Aviation Gin Blog
By now, most of us know that what is most certainly one of America’s most important contributions to the world of good taste, the cocktail, is seeing a monster comeback and slowly beginning to take its rightful place as an indispensable pillar of the modern culinary experience. Many bars and restaurants, too, have seen the light acknowledging that better ingredients make a better drink and made the switch to fresh juices and the near exclusive use of premium spirits and quality ice for their mixed drinks.
Alright, let me be the first (or hopefully not) to say, “Well done on a fantastic first step!!!”, but are you ready to really go the extra mile for your and the take the next one because, well, it might raise one or two eyebrows to say the least…
A ways back while I was implementing a vintage cocktail program at notable French restaurant, the chef, who happens to be a James Beard Award winner and an avid cocktail enthusiast, made a very interesting observation while sipping on his Natural Daiquiri(a simple combination of white rum, fresh lime juice, and sugar). To make truly great cocktails, you have a very small margin of error, smaller even, than that of preparing a dish on the line, and precise measurement in coordination with the use of only the finest ingredients is paramount the ultimate quality of the final product. Further, the smaller the number of ingredients in a mixed drink, the more important perfect measurement becomes as even the slightest misproportion can take drinks like a Daiquiri, a Manhattan, or even a Cosmo (and yes, I believe that when made in perfect proportion, the Cosmopolitan is a yummy drink) from a memorable cocktail experience to a something strong, yet forgettable in the span of little more than a quarter of an oz.
Now, I know we are really in cocktail geek territory here, but folks, I believe our friend is right on the money and this conversation reaffirmed my belief that if we truly want to offer each and every one of friends/guests the best cocktails we can muster, we will have to reacquaint ourselves with a little tool most of us bartenders love to hate: The jigger.
Now, for most of us who have spent any time behind the stick, the word J-I-G-G-E-R reads more like a 4 letter word and I understand the disdain. Most bartenders see the jigger as a form of “training wheels”, not too mention a hinderance to quick cocktail production. On top of that, a lot of guests view it purely as a way to limit the amount of “fun going into their glass”.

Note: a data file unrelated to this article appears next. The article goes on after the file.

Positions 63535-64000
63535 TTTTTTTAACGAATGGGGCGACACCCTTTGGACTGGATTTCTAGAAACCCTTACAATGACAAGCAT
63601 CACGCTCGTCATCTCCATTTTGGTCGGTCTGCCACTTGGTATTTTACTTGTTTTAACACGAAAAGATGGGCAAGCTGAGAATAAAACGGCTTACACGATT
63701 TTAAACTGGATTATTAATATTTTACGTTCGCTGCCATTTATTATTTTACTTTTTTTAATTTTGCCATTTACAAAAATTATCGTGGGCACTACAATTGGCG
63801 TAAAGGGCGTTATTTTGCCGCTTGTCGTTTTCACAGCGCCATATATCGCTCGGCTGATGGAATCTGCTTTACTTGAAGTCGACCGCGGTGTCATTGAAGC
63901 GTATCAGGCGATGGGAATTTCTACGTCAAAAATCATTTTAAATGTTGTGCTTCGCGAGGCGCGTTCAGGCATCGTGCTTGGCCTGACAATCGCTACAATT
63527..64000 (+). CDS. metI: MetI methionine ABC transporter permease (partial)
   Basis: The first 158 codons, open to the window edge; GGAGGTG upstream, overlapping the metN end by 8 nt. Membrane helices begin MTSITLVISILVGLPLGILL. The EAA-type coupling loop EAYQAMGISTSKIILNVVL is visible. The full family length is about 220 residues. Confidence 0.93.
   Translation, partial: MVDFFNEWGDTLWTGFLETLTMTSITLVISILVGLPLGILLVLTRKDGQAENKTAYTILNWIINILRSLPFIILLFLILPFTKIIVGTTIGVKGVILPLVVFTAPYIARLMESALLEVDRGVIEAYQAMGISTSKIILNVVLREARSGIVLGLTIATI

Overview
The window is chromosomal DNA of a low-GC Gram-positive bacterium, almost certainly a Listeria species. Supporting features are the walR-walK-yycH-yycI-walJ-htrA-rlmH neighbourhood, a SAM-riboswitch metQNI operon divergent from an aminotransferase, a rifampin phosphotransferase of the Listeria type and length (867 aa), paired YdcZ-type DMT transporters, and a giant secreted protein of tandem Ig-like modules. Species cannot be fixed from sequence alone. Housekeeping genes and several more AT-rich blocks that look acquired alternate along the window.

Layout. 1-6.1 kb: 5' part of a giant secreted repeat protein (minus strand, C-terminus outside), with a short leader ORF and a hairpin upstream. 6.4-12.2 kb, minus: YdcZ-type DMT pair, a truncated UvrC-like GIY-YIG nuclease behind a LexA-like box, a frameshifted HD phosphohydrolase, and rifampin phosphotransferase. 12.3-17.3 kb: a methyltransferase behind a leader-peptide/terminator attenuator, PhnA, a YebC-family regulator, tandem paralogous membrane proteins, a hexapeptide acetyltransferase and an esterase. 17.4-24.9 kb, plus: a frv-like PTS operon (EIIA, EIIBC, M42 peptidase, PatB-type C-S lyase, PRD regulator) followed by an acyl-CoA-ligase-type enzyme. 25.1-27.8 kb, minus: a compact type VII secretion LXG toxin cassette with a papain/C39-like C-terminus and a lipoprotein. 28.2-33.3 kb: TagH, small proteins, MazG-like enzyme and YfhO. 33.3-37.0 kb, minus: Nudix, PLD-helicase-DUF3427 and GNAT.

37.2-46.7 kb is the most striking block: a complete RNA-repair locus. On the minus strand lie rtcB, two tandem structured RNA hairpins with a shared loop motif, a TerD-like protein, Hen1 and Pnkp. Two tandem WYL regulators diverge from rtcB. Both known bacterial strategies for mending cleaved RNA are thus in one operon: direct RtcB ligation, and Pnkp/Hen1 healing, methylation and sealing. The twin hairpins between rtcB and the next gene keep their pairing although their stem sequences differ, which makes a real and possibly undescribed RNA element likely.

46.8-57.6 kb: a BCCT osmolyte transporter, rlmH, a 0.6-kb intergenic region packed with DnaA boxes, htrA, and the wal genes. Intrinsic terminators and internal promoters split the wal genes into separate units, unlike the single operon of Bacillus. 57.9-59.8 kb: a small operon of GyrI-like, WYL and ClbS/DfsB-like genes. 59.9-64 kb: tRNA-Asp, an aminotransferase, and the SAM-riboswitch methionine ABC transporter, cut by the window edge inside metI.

But I am talking strictly about cocktails here, not your common well drink or straight spirit where, yes, you can, certainly argue, the value in the drink, for most people, probably lies more in the quantity(and the brand) than anything else.
The value in a cocktail, though, is something totally different and I say, in full confidence, that the average imbiber will take a perfectly balanced cocktail that dances cleanly and crisply across the palate, than one that is strong, served in a giant glass, and completely out of balance.
Most cocktail enthusiasts would probably agree, a cocktail is about the magic that comes forth from the perfect marriage of several ingredients to create a new and exciting flavor profile. And this, my friends, most definitely requires precision. Further, at $10.00 a pop, why shouldn’t a guest expect the same consistency from a cocktail as they would in a glass of wine at the same price point.
So, for the 8 years, I decided to put my money where my mouth is, having not only required of myself the use of a jigger for all precision cocktails, but begun the use of jiggers for all concepts and clients.
Do I face resistance?
Of course,, but after several tastings and trainings the proof was definitely in the pudding. Each and every one of the bartenders I have worked with agreed that, yes, missing the proper proportion by even that quarter oz. changed the cocktail a great deal and the level of consistency they gained with the jigger was worth the stretch. Checking back with the very same bartenders, I have found that they actually learned to love the jigger and the confidence and professionalism it afforded them.
Alright, so for all of you mulling over the heresy of using a jigger, humor me, and give it a try for a day or two. Heck, make it even easier on yourself; try simply measuring the juices and modifying agents(which is what I recommend for a busy bar), which, in smaller proportions, make the biggest difference in the final product, while continuing to free pour the base spirit; a win/win situation for everyone.
– Ryan Magarian, Bartender
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